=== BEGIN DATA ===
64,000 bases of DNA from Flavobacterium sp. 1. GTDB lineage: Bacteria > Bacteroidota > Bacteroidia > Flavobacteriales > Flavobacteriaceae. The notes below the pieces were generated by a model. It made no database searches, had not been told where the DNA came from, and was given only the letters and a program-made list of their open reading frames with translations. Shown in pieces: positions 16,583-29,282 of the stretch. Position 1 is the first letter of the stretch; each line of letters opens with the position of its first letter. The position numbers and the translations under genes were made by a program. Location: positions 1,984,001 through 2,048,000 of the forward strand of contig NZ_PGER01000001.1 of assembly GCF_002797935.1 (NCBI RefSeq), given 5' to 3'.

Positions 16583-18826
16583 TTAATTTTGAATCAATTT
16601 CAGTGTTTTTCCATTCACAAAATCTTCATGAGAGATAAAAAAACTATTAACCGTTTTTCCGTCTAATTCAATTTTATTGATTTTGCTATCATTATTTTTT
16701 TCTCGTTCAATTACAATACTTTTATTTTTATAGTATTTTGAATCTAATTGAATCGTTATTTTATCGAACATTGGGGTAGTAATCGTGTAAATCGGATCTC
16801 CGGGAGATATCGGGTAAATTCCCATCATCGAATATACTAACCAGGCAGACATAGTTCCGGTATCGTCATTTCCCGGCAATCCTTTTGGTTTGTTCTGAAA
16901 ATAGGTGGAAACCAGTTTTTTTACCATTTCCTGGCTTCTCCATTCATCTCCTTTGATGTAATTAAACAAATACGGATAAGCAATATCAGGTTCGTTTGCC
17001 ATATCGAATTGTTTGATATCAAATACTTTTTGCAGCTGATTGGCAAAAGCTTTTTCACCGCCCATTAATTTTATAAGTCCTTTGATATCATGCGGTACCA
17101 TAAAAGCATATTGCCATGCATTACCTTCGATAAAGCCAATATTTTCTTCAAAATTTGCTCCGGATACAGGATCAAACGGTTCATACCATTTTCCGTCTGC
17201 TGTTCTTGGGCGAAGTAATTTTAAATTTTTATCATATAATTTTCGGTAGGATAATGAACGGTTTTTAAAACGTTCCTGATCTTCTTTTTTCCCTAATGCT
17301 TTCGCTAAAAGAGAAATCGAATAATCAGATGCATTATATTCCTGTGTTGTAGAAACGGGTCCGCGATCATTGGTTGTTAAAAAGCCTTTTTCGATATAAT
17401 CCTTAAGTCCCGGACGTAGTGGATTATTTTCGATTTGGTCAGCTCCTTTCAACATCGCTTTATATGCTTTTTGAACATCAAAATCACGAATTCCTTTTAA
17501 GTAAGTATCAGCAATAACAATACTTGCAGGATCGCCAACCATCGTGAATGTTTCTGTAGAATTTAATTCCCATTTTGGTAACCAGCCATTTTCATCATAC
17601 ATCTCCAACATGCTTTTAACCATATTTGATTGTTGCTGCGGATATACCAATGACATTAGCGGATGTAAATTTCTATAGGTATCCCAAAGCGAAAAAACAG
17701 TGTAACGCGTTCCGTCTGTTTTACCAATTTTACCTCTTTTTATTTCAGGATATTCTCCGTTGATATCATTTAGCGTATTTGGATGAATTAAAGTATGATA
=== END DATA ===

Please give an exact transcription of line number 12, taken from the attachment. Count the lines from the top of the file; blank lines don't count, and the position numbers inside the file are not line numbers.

17401 CCTTAAGTCCCGGACGTAGTGGATTATTTTCGATTTGGTCAGCTCCTTTCAACATCGCTTTATATGCTTTTTGAACATCAAAATCACGAATTCCTTTTAA